Meet the saviour of the Norton motorcycle

In 2008, Stuart Garner bought legendary British motorcycle maker Norton and began an ambitious programme to turn the company into a superbike superstar. The key? Make sure everyone at the company loves riding motorcycles

Founded in Birmingham in 1898, Norton Motorcycles put its first bike on the road in 1902. A Norton motorcycle won the first Isle of Man TT race in 1907; in total, Norton bikes have won 94 Isle of Man races. While making its name on racetracks, the brand was also becoming a fixture in private collections, well into the 1960s. The competition from advancing Japanese brands such as Honda and Suzuki proved stiff, and in the 1990s the company was sold to a few global owners, re-consolidated under American ownership in 2002, before approaching collapse in 2008.

At this point, Stuart Garner came into the picture and in four days closed a deal that supplied him with the rights to the Norton brand, four shipping crates of motorcycle parts, and four prototype bikes. “Looking back, it was a crazy decision, made by the heart, not the brain,” says Stuart.

Stuart then commemorated this purchase of passion by racing a one-off bike, the Norton NRV588, to set a world land speed record for a motorcycle in 2009, reaching 180mph. That same year,

Norton Motorcycles officially reopened for business with a retooled Commando 961, a classic off-road motorcycle last produced in 1976 and which sold 500,000 units in a decade. Now, Norton sells three models: the 961 Sport, its lighter make, called a café racer, and the Dominator racing bike.

“Bringing Norton back from its golden era has been special. It’s got a glorious backstory, which has given us so much to pick up for our story today,” Stuart says.

A critical factor in the brand revival, was that the whole team needed to share his passion for motorcycles. Today, all 130 employees are motorcycle enthusiasts; management attends motorcycle shows and meets riders to stay tapped into riding trends and designs. “This is one of the questions we look for in CVs – do you love riding motorcycles?” Stuart says.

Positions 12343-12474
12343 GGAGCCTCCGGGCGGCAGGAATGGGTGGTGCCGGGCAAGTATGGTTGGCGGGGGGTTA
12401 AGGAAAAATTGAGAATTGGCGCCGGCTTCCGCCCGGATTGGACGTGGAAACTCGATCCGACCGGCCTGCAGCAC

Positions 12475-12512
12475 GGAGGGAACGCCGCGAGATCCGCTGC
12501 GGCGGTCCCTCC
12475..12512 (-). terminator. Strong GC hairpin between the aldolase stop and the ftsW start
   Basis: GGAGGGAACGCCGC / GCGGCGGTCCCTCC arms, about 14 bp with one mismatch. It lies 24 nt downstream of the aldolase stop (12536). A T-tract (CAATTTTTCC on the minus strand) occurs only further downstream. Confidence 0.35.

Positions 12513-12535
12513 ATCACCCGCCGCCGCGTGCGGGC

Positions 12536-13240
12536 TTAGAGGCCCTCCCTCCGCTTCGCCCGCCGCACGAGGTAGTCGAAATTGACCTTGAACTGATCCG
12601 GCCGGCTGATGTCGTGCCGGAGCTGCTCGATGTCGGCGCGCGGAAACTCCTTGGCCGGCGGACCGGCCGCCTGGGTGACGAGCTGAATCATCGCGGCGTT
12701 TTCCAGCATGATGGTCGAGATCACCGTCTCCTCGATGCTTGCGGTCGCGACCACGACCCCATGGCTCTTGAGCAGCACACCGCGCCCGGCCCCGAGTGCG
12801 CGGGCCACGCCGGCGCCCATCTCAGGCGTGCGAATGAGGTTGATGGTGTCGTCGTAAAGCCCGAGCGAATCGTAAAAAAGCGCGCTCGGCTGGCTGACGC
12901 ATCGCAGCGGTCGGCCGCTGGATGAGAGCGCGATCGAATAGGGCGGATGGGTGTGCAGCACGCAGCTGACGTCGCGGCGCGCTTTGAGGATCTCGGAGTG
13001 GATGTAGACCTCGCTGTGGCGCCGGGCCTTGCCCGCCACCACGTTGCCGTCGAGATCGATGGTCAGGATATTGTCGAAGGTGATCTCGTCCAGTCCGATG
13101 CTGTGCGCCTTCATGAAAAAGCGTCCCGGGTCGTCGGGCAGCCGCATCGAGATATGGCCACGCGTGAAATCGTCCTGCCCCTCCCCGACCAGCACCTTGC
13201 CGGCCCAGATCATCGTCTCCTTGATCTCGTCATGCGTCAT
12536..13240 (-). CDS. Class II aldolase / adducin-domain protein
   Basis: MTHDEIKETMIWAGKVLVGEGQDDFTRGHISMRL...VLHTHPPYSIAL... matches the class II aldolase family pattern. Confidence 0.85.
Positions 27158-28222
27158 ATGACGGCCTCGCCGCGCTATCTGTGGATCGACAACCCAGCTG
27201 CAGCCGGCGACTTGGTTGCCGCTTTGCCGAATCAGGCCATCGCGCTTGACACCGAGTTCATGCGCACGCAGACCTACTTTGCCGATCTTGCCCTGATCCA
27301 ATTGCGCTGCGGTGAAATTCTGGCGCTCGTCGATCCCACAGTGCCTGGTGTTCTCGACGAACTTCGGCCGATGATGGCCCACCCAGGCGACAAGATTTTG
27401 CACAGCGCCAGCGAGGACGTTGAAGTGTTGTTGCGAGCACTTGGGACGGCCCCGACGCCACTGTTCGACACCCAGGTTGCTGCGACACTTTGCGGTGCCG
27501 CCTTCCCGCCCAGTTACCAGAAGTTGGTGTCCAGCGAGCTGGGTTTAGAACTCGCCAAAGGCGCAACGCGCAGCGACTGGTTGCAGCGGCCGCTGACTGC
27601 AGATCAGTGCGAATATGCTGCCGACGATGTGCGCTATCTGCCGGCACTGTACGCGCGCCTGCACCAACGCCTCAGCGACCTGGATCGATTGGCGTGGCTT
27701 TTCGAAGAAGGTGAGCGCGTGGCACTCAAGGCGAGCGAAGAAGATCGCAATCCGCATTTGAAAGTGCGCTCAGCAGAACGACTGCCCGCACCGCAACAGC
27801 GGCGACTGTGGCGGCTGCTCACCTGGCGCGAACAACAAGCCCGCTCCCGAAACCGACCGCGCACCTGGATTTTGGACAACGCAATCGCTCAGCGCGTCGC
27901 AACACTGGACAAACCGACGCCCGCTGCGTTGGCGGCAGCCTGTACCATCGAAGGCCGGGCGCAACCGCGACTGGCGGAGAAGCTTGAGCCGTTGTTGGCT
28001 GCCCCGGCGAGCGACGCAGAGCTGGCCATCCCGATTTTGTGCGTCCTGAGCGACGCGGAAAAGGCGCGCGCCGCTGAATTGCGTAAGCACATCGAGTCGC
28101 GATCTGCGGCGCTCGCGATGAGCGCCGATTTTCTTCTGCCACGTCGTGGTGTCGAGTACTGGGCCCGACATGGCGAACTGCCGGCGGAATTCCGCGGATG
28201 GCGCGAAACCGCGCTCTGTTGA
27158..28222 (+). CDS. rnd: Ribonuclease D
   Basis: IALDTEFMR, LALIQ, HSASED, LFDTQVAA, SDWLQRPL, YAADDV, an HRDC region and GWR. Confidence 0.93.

Stuart himself had ridden motorcycles since age 10 after he nagged his parents into buying him his first. “The thrill now is the same – the fun, the freedom, the power of jumping on a motorcycle and blasting away,” he says. “When I was a kid, it was about doing jumps and wheelies, showing off in front of the girls.” Some things don’t change.

That early fascination with “boys’ toys” would manifest in the creation of his first company at the age of 19, Fireworks, which became a million-pound pyrotechnics firm by the time he was in his early twenties. Later, Stuart would settle into entrepreneur mode, launching businesses for mobile phones, baby sleepwear and strollers, and acquiring Spondon Engineering, whose expertise in bike frames would be critical in the designs of the Norton motorcycles to come.

More recently, Norton has partnered with Swiss specialist watchmaker Breitling, whose brand has long been associated with aviation. Like Norton, Breitling was founded in the 19th century; its brand is emphatically defined by being 100 per cent Swiss-made. “We have similar principles centred around authenticity, and products that are highly engineered and highly designed,” Stuart says. “Breitling appeals to independent free spirits, much like Norton. Once our two teams of designers met, they were away!”

Stuart has ever more ambitious plans on the books. He is aiming for a Norton to win a TT race, something that hasn’t happened in decades. And, he wants to launch a couple more models to complete a product range that can woo every type of rider. “This still often feels like a start-up,” he says. “We were globally very successful in previous times, and we’re looking to reclaim that footprint.

Yet there’s one frontier Stuart doesn’t expect to cross. “There’s a big push towards electric vehicles – but I don’t think that’s the future of the motorcycle,” he says. “Motorcyclists love the rev, the whine and the power. You’re missing out in life without the thrill of sitting on a combustion engine, blasting past.”

The future is looking good for Norton

John Abram